Nerve irritation and compression are a focus of medical diagnoses and treatments for the relief of pain. What to do with muscles that become chronically painful as a result is another story. In my Neuromuscular Therapy practice in Metro-West Boston, I often treat this problem of continued muscle pain when conditions like herniated discs have healed.
When nerves are irritated or compressed they send distress signals to the muscles along their nerve pathways. If the stimulus continues, the muscles become sensitive. Think of what happens when you rub someone’s arm. At first it feels good, but if you rub in the same place for too long, it begins to get sensitive. If that can happen within a few minutes, think what happens over weeks of irritation. Inflammation results and all the complications that occur when it becomes chronic.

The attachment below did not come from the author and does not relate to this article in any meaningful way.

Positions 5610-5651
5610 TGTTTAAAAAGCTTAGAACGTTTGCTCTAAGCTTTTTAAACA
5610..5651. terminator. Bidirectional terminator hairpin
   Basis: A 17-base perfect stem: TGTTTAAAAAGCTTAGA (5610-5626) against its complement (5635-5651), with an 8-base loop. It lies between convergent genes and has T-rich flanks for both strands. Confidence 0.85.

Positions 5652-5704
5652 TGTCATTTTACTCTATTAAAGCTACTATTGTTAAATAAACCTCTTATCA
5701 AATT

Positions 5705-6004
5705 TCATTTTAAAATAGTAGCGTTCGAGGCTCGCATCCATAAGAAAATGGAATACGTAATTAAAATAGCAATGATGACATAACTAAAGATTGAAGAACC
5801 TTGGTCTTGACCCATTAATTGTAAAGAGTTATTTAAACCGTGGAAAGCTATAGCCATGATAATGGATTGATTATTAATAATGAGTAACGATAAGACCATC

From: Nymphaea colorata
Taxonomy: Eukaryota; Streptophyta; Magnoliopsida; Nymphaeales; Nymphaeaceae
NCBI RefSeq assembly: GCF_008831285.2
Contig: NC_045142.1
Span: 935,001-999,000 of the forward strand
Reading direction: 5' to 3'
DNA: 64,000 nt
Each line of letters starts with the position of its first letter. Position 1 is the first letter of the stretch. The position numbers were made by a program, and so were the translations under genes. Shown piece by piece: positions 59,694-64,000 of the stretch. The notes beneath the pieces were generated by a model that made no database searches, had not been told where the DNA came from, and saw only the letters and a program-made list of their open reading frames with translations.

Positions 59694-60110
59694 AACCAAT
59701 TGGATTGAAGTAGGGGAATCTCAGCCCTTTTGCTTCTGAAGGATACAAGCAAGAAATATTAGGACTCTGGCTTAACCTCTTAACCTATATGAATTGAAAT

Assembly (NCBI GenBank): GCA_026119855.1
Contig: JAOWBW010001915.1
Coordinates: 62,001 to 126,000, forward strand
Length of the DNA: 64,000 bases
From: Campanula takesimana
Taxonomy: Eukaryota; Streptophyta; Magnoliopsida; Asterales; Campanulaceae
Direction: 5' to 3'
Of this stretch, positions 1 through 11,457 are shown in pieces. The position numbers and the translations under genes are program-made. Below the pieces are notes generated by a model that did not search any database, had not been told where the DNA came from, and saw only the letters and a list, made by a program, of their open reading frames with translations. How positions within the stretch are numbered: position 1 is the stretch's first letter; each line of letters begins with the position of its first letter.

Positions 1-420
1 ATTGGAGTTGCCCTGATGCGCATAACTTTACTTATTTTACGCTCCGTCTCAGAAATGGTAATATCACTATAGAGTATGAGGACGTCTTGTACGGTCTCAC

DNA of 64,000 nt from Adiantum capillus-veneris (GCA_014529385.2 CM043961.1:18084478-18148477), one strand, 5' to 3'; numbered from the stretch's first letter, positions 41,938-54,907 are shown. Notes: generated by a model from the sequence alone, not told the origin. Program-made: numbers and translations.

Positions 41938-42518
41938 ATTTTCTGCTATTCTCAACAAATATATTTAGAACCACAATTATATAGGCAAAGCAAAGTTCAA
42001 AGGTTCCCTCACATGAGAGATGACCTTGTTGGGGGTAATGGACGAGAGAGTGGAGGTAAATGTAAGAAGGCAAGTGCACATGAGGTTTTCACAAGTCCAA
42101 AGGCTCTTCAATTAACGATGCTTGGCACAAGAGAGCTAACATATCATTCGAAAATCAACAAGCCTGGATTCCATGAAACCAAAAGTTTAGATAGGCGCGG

Hypersensitivity happens with nerve irritation and chronic inflammation, but also when the fluids that bathe the nerves becomes toxic. If waste products and irritating substances from food and the environment are allowed to build up in these interstitial fluids, the nerves are forced to live in a toxic environment. If the toxins aren’t drained efficiently by the blood and lymph systems, hypersensitivity results.
Active Trigger Points emit chemicals that are damaging to soft tissue and send pain signals outward to specific referral zones. Tight muscles put pressure on blood vessels in the upper body that trap toxins in the arms and hands and prevent delivery of healing cells. Irritation of nerves rubbing against bones in the elbow cause inflammation. Overworked muscles produce waste products from burning metabolic fuels. All of these circumstances cause inflammation that produces toxins in the arms and hands that must be removed to prevent nerve irritation and hypersensitivity.